The church will be working through the changes Covid-19 has accelerated for years to come and if we keep God’s mission in view, then these can be good and fruitful changes.  The idea that the only way we can be the church is to gather in a particular place or way puts the focus on a model of being the church.  Not being ‘married’ to the model opens the mission to places and spaces where our traditional model is struggling to engage in. 

One of the models that is currently giving the mission momentum has been around since the church was birthed.  Ephesus had perhaps 200 house churches or using the more current moniker micro-churches; people in near proximity to one another through geography, culture or context, who gather to worship, share around the table, celebrate, gospel one another and be missionaries where they live, work, play and pray.  

There are some who feel threatened by this idea, yet believers have been meeting this way for centuries both since Christ, and before within the Jewish communities of faith and practice.  There is a misconception that it can only be church if certain criteria are present – an element of truth for sure – but often the criteria of what constitutes an official ‘church’ are around institutional structures, sustainability and membership rolls – or to put it in the more common language used – buildings, bucks and butts.  And these criteria are more often than not lived out in a Sunday morning gathering.   Coining Andy Stanley’s expression of these types of gatherings as ‘shoulder to shoulder’, they are but one model of joining God at work in his mission to redeem, reconcile and restore relationships between God and humans, human to human and human to all of creation through the message, life, death and resurrection of Jesus Christ.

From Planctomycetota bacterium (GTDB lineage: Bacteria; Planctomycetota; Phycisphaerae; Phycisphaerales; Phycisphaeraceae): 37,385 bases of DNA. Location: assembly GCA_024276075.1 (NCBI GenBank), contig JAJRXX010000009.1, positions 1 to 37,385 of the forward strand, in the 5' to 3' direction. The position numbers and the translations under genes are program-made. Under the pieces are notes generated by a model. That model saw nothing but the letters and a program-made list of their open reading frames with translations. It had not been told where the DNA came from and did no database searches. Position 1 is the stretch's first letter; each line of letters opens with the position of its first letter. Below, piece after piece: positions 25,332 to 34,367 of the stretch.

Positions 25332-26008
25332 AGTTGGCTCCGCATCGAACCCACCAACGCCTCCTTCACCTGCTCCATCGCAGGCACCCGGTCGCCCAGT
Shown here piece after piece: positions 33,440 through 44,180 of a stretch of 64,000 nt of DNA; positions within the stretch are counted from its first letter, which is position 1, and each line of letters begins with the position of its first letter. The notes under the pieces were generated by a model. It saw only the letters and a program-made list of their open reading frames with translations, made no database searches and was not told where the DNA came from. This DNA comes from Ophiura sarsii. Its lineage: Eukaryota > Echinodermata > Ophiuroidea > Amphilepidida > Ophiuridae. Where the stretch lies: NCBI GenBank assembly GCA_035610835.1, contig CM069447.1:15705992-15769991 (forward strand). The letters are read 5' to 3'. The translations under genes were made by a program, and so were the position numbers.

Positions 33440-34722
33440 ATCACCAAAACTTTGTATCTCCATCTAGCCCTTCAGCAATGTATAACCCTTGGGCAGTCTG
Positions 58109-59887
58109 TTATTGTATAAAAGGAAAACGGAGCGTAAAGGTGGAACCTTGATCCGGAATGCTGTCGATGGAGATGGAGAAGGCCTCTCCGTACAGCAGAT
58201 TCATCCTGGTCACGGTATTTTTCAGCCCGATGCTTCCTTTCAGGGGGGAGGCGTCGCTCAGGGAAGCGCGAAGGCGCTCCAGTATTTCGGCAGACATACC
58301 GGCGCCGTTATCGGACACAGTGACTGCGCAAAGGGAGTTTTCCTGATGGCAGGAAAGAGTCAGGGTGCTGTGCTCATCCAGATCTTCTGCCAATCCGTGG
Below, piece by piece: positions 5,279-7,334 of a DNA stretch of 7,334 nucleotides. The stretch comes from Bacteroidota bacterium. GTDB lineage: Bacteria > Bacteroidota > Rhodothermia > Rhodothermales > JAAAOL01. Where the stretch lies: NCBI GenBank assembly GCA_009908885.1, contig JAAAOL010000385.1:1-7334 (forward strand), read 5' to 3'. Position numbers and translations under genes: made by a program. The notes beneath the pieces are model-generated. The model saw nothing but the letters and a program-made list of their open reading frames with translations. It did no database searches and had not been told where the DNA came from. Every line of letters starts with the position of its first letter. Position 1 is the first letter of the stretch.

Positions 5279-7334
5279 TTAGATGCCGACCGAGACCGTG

‘Shoulder to shoulder’ gatherings in various models of the traditional church meeting continue to find growth through people who would consider visiting a church at least once, according to much of the research.  But what of those who would not ever consider visiting a church, or have been disaffected, hurt, marginalized or are just ‘done’ with church or those to whom church and a life of faith in God has never been on their radar?  . 

In the last blog I wrote about the shift from content to connection and why this is crucial for the church to pay attention to.  Our younger generations are not looking for content in as much as connections and they are also less likely to go to a church building to hear a lecturer teach about Jesus.  They are more inclined to have seeking conversations in a small gathering of relationships to which they are a part foremostly because relationship has already been established. 

Micro churches, of which house churches are one expression of, are a model that facilitates that.  And they are easily reproducible – they rely on trained lay leaders who recognize the call of Jesus followers to become missionaries in their own geography, culture and context.  

There is a beautiful outflow when different models of church co-exist and work together on God’s mission in the world.  Our traditional models, which include any congregations whose primary function builds and resources community around a Sunday-centric service, can well be in position to plant multiple micro-churches into the communities around them at the cost of intentional discipleship and training of their own congregants as local missionaries.